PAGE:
Similar story to Village Idiot's: I was walking with my son in Theaterplatz in Basel. He saw Richard Serra's Intersection
, the giant rusty metal sculpturey-thingy (some would call it art), and decided to run through it.
I ran around to the other end and saw a handbag lying on the ground inside the sculpture. I picked it up and saw at once that all the zips (and there were a lot) were open and there was no money in the bag, although there was a wallet with a couple of ID cards for a young Brazilian woman, but no Swiss cards or papers. Conclusion: this bag probably belonged to a tourist or maybe a student and had been stolen, ransacked and dumped.
So I decided to deliver the bag to a police station. I racked my brain but couldn't remember seeing one in the area, so I popped into the Theater shop to ask where a police station was. Blank looks. Then the shop assistant googled and said there was one at Fischmarkt, but since it was just after 5:00 pm on a Saturday, she didn't think that one would be open. (Apparently criminals follow business hours, so the police do too.) Then she suggested that the police station at the Bahnhof SBB may be open. Maybe. But at least I discovered that the Intersection
sculpture is known locally as "Pissoir".
So: to the Bahnhof. Not exactly convenient, but OK, off I set to collect my car from the parking garage to visit the police on my way home. At the carpark, a new problem arose: the machine wouldn't read my ticket so I couldn't pay. No-one would answer the intercom. Eventually I had to wander up three floors to the service desk of the supermarket above to find someone who could help -- and of course, in the meantime, my parking fees had increased. After 15 minutes I finally got to speak with the store manager, who took pity on me and spoke excellent English. When I explained the problem, and threw in the bit about the stolen handbag, he exclaimed, "Stolen? In Switzerland? Impossible!" (He may or may not have been joking.) At any rate, he decided to do his own Good Samaritan act and let me out of the parking garage without paying at all, waiving CHF 15.00! Thank you, nameless Migros manager! He also suggested that I try the police station at Binningen, which was on my way home (and was also the only police station I can remember seeing in the Basel area). As we were talking, my son suddently piped up. "Daddy, it's leaking!" I looked down to see a puddle forming under the bag and had a weird mental image of some terrorist's bomb about to explode (too much air travel recently, with liquids limited to microscopic amounts). But no, the cap on the bottle of Evian inside the bag was loose.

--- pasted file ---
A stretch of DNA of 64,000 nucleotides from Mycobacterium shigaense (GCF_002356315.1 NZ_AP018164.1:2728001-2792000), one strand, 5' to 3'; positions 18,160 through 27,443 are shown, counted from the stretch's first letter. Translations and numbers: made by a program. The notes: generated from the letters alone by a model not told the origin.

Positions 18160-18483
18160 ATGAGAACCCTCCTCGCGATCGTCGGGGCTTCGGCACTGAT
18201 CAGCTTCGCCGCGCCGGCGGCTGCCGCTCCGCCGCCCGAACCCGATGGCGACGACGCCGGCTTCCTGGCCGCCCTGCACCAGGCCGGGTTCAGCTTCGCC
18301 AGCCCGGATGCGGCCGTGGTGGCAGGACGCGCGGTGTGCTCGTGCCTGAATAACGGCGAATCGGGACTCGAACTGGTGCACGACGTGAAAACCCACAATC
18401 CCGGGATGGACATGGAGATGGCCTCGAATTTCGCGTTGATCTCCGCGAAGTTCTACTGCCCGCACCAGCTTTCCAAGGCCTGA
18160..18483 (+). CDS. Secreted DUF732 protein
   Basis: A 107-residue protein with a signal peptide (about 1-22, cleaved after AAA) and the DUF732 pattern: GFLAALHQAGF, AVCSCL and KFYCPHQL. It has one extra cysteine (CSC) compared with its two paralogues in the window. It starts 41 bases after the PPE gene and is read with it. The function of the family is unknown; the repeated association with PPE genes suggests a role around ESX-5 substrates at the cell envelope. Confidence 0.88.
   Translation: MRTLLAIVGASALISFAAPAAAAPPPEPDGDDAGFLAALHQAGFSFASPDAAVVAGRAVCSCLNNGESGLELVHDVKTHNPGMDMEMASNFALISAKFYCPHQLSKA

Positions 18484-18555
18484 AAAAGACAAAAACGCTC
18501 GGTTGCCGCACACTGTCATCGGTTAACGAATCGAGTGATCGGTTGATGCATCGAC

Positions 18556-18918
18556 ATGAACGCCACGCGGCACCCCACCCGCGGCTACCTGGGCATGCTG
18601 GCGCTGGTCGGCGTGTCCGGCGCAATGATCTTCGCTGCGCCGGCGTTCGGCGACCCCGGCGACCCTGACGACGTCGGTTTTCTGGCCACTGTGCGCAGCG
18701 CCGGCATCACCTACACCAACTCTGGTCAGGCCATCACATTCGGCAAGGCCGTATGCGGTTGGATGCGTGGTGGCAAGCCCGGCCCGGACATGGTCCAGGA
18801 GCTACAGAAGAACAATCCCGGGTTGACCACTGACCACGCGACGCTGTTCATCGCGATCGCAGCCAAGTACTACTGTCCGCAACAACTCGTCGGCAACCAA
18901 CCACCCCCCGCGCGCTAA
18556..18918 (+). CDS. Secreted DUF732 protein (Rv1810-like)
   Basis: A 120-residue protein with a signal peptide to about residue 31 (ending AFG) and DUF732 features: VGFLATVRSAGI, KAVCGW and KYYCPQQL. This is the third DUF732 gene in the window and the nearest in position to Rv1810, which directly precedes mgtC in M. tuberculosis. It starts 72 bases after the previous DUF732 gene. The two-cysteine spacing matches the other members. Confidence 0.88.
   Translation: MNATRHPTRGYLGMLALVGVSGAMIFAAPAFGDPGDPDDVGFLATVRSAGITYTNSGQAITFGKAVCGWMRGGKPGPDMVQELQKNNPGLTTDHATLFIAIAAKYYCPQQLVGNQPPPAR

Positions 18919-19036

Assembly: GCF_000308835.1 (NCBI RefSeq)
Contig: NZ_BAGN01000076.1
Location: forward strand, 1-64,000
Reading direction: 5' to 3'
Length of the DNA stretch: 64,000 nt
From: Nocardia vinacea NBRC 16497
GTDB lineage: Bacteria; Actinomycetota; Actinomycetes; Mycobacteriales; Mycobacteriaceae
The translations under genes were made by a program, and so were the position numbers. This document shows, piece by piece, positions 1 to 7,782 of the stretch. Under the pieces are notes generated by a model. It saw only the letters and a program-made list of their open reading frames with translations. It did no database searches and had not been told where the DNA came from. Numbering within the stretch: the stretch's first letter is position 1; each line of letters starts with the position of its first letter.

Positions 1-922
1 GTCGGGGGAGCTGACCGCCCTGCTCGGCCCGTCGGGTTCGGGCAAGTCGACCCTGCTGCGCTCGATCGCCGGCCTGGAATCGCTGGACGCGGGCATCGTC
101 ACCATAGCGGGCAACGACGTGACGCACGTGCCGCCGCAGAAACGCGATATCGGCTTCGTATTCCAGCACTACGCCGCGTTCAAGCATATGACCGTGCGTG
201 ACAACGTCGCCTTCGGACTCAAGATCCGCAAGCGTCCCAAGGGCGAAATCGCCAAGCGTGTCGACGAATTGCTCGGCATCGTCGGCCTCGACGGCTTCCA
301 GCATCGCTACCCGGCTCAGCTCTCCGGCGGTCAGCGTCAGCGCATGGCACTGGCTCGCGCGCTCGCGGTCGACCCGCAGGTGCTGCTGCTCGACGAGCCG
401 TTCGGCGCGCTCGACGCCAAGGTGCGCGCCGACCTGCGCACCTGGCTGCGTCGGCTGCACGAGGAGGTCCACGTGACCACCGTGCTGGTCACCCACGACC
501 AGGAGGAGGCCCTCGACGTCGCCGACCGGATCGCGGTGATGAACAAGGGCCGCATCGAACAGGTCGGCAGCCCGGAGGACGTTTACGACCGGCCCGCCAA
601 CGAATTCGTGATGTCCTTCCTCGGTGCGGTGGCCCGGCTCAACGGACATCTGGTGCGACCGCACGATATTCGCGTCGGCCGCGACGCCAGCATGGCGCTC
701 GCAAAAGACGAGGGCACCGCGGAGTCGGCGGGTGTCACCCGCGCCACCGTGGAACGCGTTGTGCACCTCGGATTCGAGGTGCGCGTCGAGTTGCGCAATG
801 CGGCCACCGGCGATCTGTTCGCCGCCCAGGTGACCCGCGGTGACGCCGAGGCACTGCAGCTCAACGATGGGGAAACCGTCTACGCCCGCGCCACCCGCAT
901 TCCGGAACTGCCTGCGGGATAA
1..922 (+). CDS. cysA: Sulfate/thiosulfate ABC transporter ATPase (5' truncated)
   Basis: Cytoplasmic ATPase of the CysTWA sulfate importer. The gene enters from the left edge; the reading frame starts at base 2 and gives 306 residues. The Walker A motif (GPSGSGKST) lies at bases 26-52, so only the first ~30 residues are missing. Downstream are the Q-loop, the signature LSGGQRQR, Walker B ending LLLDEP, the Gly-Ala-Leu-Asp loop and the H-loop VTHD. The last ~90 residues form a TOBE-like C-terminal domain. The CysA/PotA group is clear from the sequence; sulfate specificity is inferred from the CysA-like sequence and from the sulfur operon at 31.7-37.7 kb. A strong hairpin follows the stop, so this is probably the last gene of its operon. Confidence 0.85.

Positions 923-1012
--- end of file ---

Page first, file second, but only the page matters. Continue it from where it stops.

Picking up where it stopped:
So I finally set off for the SBB but couldn't see the police station from the outside, so decided it was safest to continue on to Binningen. I got there at 5:50 pm and was surprised to see that the police station was open (until 6:00 pm), although no-one was actually behind the counter. A press of the doorbell sorted that out, though, and a friendly policeman took the damp bag and my details with Swiss efficiency.
Hopefully the bag was reunited with its owner.
Bottom line -- it's very hard to find the police when you need them.